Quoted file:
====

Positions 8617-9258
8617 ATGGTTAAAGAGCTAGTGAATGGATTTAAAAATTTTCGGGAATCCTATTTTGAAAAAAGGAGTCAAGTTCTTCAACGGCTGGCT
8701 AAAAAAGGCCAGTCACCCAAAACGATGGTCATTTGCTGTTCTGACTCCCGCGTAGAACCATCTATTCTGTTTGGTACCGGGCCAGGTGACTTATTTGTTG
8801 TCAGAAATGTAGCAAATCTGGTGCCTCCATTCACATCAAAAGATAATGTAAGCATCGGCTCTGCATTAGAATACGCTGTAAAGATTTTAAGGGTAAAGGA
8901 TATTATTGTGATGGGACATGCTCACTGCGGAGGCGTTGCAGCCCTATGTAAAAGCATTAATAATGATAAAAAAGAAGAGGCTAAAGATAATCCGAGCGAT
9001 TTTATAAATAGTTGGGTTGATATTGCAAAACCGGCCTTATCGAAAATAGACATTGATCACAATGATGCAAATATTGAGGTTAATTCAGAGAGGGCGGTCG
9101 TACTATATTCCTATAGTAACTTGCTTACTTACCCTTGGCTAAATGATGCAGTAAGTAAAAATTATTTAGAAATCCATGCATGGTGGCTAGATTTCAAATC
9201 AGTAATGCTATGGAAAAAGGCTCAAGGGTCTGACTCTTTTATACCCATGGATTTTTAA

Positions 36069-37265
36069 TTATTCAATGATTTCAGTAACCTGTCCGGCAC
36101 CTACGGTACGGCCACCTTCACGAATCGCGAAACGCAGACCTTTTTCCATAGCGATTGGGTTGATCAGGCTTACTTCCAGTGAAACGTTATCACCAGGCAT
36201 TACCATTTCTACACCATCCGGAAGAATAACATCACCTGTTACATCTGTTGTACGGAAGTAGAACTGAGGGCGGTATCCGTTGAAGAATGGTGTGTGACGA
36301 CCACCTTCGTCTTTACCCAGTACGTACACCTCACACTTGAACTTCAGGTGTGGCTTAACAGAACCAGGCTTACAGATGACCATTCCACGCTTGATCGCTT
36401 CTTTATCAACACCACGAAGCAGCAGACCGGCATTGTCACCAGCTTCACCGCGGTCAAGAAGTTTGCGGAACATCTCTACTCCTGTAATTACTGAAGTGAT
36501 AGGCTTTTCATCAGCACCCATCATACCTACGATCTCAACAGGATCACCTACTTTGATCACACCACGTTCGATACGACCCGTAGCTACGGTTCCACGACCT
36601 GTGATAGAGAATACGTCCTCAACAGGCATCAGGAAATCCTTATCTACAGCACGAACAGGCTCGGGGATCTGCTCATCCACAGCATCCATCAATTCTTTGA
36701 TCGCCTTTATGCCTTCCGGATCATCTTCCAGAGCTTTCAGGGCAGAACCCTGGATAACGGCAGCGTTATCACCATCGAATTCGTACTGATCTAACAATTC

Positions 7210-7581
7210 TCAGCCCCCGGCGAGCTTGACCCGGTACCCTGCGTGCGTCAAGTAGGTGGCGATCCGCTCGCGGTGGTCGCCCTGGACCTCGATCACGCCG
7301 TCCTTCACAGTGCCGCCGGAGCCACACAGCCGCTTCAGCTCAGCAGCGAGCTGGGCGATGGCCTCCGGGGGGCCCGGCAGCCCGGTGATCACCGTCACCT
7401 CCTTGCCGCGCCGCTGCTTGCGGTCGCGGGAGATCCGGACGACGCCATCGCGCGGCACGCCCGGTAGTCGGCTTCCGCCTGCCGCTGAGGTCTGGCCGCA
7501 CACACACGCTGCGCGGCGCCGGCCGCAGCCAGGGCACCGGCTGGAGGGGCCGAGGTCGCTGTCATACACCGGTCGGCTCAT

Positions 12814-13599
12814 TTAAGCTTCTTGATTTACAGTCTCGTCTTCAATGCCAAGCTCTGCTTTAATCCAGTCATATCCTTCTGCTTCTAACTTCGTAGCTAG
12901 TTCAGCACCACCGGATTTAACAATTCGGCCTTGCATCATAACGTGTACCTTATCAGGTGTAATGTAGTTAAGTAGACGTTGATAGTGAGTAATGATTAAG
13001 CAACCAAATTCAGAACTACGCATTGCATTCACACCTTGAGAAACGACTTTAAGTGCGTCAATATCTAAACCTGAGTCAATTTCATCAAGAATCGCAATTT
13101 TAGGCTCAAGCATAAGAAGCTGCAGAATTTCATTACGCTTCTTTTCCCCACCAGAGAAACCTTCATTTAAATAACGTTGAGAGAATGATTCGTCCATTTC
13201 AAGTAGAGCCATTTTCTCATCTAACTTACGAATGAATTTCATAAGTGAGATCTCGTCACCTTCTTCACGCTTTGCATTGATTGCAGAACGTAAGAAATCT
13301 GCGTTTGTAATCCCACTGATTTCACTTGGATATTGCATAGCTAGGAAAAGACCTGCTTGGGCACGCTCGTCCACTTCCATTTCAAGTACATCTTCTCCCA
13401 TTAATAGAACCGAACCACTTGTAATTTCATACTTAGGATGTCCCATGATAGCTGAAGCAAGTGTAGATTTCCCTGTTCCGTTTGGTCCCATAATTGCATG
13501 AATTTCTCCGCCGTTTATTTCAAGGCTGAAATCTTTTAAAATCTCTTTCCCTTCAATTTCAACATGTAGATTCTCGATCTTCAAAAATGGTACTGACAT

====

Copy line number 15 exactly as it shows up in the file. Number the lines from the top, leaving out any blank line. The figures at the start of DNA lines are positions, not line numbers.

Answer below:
36501 AGGCTTTTCATCAGCACCCATCATACCTACGATCTCAACAGGATCACCTACTTTGATCACACCACGTTCGATACGACCCGTAGCTACGGTTCCACGACCT